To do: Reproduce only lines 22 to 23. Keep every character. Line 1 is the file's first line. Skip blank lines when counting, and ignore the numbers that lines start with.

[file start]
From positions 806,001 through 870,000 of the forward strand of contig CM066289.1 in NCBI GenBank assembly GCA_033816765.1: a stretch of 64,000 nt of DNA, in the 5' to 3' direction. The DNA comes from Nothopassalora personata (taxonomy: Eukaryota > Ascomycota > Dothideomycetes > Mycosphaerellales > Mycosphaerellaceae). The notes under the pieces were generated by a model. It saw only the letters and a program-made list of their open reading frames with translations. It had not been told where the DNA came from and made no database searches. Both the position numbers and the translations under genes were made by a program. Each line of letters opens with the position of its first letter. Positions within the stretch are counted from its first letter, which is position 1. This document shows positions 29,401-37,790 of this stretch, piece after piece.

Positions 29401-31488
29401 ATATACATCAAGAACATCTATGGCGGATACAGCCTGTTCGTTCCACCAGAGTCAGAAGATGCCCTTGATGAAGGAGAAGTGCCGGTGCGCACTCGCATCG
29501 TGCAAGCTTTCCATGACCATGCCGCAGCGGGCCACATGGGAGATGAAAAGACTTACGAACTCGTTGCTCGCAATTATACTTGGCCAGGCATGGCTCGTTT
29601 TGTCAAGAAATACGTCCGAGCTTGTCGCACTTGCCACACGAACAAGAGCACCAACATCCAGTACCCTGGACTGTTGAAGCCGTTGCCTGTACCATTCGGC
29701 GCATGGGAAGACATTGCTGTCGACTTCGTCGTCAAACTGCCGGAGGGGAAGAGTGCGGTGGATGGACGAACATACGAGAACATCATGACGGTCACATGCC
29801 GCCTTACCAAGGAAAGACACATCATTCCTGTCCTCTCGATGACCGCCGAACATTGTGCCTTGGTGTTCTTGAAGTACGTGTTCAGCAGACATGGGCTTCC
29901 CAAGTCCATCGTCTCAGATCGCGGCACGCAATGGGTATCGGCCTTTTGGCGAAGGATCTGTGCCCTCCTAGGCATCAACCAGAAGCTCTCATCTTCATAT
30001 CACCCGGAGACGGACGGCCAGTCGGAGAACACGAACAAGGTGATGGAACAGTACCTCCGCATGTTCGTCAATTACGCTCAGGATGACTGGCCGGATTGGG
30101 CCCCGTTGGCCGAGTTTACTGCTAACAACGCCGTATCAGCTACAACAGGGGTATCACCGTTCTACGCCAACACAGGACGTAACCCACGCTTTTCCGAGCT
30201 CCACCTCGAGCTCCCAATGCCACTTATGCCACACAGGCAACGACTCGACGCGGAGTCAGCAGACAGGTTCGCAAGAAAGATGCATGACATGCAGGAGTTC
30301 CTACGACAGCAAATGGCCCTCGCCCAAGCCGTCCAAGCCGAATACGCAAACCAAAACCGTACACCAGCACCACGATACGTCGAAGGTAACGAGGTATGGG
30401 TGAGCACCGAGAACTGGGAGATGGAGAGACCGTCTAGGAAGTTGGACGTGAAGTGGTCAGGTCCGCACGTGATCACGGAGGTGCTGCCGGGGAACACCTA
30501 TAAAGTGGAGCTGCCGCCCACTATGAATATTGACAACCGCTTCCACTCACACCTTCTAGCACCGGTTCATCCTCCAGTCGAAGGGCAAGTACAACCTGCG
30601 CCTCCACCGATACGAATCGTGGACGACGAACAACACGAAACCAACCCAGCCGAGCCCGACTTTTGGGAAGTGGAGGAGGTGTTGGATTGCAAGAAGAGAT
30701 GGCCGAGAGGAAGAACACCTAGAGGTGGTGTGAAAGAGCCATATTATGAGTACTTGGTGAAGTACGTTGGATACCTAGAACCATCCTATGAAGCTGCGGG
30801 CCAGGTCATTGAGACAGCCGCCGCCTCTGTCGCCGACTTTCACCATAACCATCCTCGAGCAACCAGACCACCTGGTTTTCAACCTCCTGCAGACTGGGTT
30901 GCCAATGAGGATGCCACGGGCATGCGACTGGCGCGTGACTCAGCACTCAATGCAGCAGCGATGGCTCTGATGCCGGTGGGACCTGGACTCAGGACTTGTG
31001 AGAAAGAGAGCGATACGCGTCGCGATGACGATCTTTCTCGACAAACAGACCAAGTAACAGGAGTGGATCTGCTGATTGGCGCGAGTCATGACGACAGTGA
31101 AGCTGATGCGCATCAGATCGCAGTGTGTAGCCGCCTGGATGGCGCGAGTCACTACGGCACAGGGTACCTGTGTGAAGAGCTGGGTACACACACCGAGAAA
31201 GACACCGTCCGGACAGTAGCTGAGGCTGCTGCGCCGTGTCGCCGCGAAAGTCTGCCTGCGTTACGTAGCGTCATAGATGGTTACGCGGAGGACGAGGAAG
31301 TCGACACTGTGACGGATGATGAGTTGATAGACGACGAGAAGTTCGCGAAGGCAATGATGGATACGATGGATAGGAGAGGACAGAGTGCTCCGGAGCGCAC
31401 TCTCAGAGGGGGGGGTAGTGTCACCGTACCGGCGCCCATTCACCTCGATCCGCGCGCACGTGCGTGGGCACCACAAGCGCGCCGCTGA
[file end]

31301 TCGACACTGTGACGGATGATGAGTTGATAGACGACGAGAAGTTCGCGAAGGCAATGATGGATACGATGGATAGGAGAGGACAGAGTGCTCCGGAGCGCAC
31401 TCTCAGAGGGGGGGGTAGTGTCACCGTACCGGCGCCCATTCACCTCGATCCGCGCGCACGTGCGTGGGCACCACAAGCGCGCCGCTGA